KUALA LUMPUR, Oct 27 – Since October 1, Sabah has been reporting three-digit Covid-19 cases every day and yesterday, the state reported its highest daily tally of 927 infections.
In CodeBlue’s interviews last week with frontliners on the ground in Sabah, they highlighted that hospitals lacked manpower, patients had to wait for up to two days to get into the intensive care unit, doctors were getting burnt out, and Covid-19 cases were everywhere in the community. However, the Ministry of Health (MOH) has disputed claims that Sabah’s health care system is under collapse, claiming that hospital beds are still sufficient for Covid-19 patients.
CodeBlue interviewed former Health deputy director-general (public health) Dr Lokman Hakim Sulaiman to get his suggestions and opinions on the outbreak in Sabah, as he urged focus on the Sabah and Labuan coronavirus outbreaks. Below is CodeBlue’s Q&A with the professor in public health:
Covid-19 cases in Sabah are everywhere. To quote a doctor in Queen Elizabeth Hospital, “it is everywhere like Ground Zero”. Does this mean that most Sabahans will end up contracting Covid-19 and we just have to hope that they can pull through on their own?
As long as the infection continues unchecked, it will continue to spread. But we have to remember that based on current strategy (targeted screening), the number of cases detected is depended on the number of testing, the more you test, the more you detect, including those who got the infection but do not suffer from the infection (asymptomatic carrier).
MOH has confirmed before that overall, large majority of the positive cases were asymptomatic or mild cases. For example, school children, adolescents and young adults, although they are susceptible to the infection, large majority are asymptomatic or only have mild infection. However, those elderly and those with underlying medical conditions are at higher risk of severe infection and therefore, they should be the one that need to be protected.
Unless MOH can show that in Sabah the pattern (age specific case fatality rate) is different and unique, I believe the pattern is similar to this global pattern. Some have pointed out that number of death (case fatality) is higher in Sabah.
First, show the comparative differences in case fatality between Sabah and the rest of Malaysia. Even if it is true, my take is that it is not so much of the differences in the infectivity, transmissibility and pathogenesis of the virus strain circulating in Sabah but rather mainly contributed by the socio-economic-demographic and logistic issues.
The state is big, bigger than peninsular but sparsely populated. Major health resource centres such as the district health office, health centres, and hospitals are located in major towns which are very far apart. It takes hours for example to transfer a sick patient from Kunak to Lahad Datu or Tawau.
Hospital resources and capacity is also much limited compared to Peninsular. I believe the socio-economic and socio-demographic factors play significant role in determining the rate of spread, effectiveness of containment measures, and the overall outcomes of the infection.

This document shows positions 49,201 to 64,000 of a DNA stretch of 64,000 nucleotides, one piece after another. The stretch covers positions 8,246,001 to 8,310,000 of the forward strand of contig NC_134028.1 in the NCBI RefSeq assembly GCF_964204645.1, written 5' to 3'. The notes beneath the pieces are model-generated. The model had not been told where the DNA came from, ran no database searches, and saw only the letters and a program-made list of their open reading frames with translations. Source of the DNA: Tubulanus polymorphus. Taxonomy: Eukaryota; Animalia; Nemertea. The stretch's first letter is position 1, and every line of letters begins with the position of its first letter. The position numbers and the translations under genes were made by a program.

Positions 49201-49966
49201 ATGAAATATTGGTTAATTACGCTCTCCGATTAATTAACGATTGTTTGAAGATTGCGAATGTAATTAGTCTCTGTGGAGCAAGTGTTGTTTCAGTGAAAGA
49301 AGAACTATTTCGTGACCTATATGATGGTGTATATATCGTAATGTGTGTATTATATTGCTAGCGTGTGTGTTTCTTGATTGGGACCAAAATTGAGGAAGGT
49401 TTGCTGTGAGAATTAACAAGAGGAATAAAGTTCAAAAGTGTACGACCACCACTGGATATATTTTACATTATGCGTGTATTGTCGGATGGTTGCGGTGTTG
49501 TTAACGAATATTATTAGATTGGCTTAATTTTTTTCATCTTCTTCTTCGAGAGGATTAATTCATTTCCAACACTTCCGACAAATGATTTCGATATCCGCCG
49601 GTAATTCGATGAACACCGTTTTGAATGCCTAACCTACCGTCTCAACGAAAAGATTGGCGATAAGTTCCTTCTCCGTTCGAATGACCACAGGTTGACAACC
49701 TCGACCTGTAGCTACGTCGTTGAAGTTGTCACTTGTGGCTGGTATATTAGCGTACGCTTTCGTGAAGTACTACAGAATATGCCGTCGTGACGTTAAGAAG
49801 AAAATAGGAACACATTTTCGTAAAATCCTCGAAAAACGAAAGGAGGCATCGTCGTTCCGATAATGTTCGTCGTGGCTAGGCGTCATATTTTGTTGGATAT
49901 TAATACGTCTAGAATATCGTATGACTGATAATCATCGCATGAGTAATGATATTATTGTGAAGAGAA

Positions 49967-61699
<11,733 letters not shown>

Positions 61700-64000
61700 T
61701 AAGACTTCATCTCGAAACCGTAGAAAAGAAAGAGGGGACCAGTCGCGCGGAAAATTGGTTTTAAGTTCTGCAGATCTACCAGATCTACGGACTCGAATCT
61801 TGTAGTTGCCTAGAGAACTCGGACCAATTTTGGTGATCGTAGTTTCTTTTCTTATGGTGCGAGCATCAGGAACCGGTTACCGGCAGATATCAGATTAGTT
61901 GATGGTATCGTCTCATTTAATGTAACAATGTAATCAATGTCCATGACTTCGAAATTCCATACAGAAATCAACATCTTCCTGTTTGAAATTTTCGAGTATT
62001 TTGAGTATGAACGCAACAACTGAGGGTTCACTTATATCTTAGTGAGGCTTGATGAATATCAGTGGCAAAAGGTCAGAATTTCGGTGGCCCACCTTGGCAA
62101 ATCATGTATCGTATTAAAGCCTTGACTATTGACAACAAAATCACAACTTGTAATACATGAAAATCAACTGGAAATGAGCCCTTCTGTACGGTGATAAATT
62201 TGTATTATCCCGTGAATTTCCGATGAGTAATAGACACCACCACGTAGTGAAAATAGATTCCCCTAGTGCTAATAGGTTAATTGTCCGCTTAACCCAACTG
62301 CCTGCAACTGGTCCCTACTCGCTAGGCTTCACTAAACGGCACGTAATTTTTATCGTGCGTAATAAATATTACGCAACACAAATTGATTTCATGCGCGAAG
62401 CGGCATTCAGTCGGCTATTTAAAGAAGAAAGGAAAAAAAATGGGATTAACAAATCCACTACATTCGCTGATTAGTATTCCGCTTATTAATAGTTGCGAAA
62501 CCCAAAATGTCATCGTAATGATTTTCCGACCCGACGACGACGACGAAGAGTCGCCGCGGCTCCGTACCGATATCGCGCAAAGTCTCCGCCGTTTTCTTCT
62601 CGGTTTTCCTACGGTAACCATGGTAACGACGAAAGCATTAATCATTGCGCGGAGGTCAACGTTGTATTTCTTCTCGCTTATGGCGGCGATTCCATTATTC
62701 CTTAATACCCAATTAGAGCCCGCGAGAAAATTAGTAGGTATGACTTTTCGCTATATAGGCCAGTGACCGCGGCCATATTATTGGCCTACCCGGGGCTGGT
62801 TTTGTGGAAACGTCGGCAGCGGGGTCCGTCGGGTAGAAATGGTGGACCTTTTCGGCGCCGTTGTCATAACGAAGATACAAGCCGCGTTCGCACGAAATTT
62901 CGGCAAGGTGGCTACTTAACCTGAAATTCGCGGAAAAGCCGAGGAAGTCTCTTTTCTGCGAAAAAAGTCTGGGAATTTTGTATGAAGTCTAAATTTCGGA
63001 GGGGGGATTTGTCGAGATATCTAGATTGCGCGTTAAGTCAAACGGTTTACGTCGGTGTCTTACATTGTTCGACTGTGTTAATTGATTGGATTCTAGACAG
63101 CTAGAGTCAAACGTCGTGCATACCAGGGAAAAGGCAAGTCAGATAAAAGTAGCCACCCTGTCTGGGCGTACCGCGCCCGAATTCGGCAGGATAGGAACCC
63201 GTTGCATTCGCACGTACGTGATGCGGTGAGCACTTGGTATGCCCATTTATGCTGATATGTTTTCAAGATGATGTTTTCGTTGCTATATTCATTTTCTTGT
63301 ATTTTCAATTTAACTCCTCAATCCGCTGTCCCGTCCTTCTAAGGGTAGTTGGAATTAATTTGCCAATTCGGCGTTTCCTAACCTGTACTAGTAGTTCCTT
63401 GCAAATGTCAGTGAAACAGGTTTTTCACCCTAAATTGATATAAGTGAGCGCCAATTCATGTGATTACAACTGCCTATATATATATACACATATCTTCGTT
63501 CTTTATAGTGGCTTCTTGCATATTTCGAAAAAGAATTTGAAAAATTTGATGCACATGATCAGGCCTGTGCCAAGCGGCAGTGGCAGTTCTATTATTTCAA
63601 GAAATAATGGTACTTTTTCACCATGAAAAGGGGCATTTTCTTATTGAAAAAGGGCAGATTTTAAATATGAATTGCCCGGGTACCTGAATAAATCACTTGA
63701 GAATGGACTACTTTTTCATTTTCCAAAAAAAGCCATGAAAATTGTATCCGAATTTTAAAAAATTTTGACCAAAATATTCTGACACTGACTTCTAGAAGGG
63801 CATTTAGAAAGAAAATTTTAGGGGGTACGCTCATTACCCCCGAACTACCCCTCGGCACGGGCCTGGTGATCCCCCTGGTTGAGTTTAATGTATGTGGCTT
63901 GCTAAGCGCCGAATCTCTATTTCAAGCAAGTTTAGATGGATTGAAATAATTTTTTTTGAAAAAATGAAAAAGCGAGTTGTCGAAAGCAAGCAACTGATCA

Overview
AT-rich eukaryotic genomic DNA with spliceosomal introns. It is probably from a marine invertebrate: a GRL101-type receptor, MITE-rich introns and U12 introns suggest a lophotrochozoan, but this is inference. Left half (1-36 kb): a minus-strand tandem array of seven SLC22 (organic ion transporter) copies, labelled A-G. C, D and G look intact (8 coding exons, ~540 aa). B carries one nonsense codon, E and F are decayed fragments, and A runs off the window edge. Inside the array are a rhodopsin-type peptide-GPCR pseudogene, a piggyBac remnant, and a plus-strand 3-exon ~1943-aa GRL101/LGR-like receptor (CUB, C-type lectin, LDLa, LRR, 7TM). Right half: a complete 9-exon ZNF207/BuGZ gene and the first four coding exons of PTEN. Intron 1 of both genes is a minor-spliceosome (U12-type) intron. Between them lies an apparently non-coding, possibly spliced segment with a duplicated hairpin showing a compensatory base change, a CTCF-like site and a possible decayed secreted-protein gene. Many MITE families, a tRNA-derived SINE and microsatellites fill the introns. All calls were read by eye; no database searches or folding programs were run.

Currently, we are pouring our resources into Sabah, while slowly, cases are also rising in Selangor. At what point should we stop?
To avoid humanitarian crises, MOH has no choice but to strengthen the health system in Sabah by mobilising resources from other less affected states.
However, I must caution that, not only Sabah, MOH must pay attention and provide urgent support for Labuan, which is also facing exponential increase in weekly incidence rates over the last one month (see Figure).
In epidemiology, the absolute number of cases is just a number which carries little significance, but the incidence rate reflects the population at risk. The higher the incidence rate, the higher the risk of infection in a given population.
Thus, you can see that even though the absolute number of cases in Labuan is very small relative to Sabah and Selangor, the risk of Labuan people to be infected is much higher than Selangor and almost matching that of Sabah.
If drastic action is not taken by MOH to also help Labuan, I am afraid the health system in Labuan can also be overwhelmed with potentially catastrophic outcomes. Remember, Labuan is an isolated island with a small district hospital and health capacity.
In this context, I would say that the situation in Selangor is still very much under control. And remember, in Selangor, it has among the most advanced health system infrastructures, both public and private.
Klang Valley has the highest concentration of health care facilities in the country. For example, even though private hospitals are not involved in managing Covid cases at the present moment in the Klang Valley, if the situation gets worse, I am sure it is already in MOH’s preparedness plan that these private resources will also be utilised. In fact, some degree of outsourcing of private services is already happening.
To me, I am least worried about Selangor and Klang Valley, including Kuala Lumpur. However, I must caution MOH to closely watch out for Putrajaya, which continues to show a steady increase in Covid-19 incidence and, this week, Negeri Sembilan.
I am not overly concerned with Kedah, although the reported Covid-19 incidence rate is quite high. The outbreak in Kedah is related to the confined prison population and its staff quarters. As long as the Enhanced Movement Control Order (EMCO) is maintained and SOP is strictly followed, the infection should be able to be contained. Similarly, Penang follows the pattern of Kedah with the outbreak occurring in the prison population too.
What we can learn from this is that if we can take effective measures to manage infection in a population in a confined environment like prison and detection centre, we should be able to contain its spread to the outside population. Because of the nature of such an environment, we can expect the number of cases to increase rapidly, but it will also subside quite quickly too.
But if we fail to recognise the risk and fail to manage the situation accordingly, it can easily spread out to the staff and later to the general public, as what happened in Sabah.
From the figure, we can also say that the other states – Melaka, Negeri Sembilan, Johor, Pahang, Terengganu, Kelantan, and Perlis are all under control.
So, we must mobilise the resources from the less problematic states to other states that needed more help. When in crisis, we must also mobilise resources from other agencies as well as from the private sectors and civil societies.